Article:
In episode five of our Facts on SPACs series, we're explaining the key accounting changes to make in financial statements before going public.
Special-purpose acquisition companies (SPACs) have been around for some time, but in the last 24 months there have been an unprecedented number of companies going public via a SPAC transaction. In our Facts on SPACs mini-series, we cut through the noise to help you focus on some of the key issues relating to these transactions.
In episode five of our six-part series on SPACs, Heather is joined by Jay Seliber, PwC National Office partner, and John Horan, PwC National Office managing director, to talk through key accounting and reporting differences between private and public company financial statements and to share related insights and reminders.
- 1:11 - Mezzanine equity. Found somewhere between liabilities and shareholders’ equity, John explains what mezzanine equity is and the SEC’s rules for presenting it.
- 9:58 - Earnings per share. A complicated area, made even more so by the complex capital structures commonly seen in the operating companies involved in a SPAC—Jay and John highlight some key areas of focus when computing earnings per share for the first time.
- 18:43 - GAAP alternatives for private companies. Sometimes referred to as Private Company Council accounting alternatives, John breaks down three accounting alternatives that can be elected by private companies but would need to be unwound before your first SEC filing.
- 23:12 - New accounting standards and additional disclosures for public companies. For public companies, there are a number of incremental required disclosures across many topics as compared to private companies. Additionally, most ASU adoption dates come quicker when compared to private companies—Jay and John explain.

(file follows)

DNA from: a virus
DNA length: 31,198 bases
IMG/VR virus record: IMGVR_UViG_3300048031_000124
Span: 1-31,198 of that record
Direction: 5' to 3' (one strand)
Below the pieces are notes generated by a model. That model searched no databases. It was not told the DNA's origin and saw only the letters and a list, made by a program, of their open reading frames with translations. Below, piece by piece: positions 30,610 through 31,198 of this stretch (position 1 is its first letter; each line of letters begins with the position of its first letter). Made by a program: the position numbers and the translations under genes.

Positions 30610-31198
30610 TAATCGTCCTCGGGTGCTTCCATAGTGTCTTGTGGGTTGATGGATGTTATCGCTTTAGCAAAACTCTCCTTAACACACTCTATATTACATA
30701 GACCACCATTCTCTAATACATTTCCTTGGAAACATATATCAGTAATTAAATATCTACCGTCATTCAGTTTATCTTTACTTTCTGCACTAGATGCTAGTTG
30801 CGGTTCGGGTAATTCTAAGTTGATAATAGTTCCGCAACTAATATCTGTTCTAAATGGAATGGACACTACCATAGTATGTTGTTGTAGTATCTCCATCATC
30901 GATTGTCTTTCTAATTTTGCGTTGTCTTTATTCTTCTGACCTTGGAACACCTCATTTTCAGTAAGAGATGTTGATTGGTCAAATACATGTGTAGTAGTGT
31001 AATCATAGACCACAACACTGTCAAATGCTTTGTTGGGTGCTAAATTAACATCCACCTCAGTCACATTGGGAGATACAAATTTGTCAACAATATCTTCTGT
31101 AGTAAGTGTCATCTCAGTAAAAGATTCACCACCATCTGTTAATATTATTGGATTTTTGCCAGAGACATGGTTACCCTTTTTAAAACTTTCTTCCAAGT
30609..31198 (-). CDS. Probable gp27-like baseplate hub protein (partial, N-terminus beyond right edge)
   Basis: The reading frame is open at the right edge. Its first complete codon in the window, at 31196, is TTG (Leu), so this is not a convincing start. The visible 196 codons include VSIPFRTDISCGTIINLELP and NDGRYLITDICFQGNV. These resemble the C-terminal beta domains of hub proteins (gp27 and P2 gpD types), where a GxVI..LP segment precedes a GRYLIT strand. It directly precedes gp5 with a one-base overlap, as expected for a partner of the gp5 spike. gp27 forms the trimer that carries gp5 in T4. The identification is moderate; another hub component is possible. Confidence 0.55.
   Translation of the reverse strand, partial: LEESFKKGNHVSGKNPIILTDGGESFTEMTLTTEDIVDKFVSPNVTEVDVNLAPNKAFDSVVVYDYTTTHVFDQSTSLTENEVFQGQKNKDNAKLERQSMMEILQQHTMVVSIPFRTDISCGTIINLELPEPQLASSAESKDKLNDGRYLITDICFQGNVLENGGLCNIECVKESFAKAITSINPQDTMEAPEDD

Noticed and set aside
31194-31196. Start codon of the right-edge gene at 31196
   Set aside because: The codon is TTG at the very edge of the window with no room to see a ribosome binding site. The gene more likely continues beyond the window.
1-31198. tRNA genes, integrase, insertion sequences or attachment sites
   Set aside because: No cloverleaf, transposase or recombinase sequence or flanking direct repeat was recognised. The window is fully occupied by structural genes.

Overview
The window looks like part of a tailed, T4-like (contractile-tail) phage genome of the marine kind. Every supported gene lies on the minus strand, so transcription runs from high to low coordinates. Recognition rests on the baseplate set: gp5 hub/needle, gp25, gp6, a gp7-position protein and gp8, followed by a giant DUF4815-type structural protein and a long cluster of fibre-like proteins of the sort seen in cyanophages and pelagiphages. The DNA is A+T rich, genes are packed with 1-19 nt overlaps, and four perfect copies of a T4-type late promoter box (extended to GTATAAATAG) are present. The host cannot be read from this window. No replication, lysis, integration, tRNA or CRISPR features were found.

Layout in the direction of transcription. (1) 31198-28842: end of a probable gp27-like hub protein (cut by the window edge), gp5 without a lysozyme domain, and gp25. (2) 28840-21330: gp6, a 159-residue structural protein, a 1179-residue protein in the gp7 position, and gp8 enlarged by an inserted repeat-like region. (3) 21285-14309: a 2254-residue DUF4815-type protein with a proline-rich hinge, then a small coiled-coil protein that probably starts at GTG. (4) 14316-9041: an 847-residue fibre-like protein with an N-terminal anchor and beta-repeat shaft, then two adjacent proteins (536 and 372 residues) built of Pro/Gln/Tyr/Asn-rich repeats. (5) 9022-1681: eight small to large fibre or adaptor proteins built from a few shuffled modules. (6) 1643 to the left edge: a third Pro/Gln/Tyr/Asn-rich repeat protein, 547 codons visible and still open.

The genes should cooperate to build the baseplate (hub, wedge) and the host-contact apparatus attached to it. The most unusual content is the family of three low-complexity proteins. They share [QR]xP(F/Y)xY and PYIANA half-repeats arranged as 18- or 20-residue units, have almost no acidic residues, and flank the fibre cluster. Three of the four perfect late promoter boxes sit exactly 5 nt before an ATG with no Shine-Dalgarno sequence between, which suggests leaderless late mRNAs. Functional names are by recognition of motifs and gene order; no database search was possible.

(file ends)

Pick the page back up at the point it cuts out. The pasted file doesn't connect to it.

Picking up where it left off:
- 30:45 - Wrap-up. Going from a private to public company can be a lot of work. Jay and John close with which areas they think may need the most attention.
About our guests
is a partner in PwC’s National Office. He leverages over 30 years of experience to help clients with their most complex accounting matters, particularly in the areas of mergers and acquisitions, revenue recognition, stock compensation, earnings per share, employee benefits, restructurings, impairments, and financing transactions. Jay is presently PwC's representative to the FASB's Emerging Issues Task Force.
is a managing director in PwC’s National Office with almost 15 years of experience assisting clients with complex accounting issues. With particular expertise in foreign currencies, liabilities and equity, earnings per share, and derivatives and hedging, John uses his expertise to help companies with large capital transactions and IPOs.
About our host
is PwC’s National Office thought leader, responsible for developing our communications strategy and conveying firm positions on accounting and financial reporting matters. She is the engaging host of PwC’s accounting and reporting weekly podcast and quarterly webcast series, as well as periodic webcasts for the power and utilities industry. With nearly 30 years of experience, Heather’s accounting and auditing expertise includes financial instruments and rate-regulated accounting.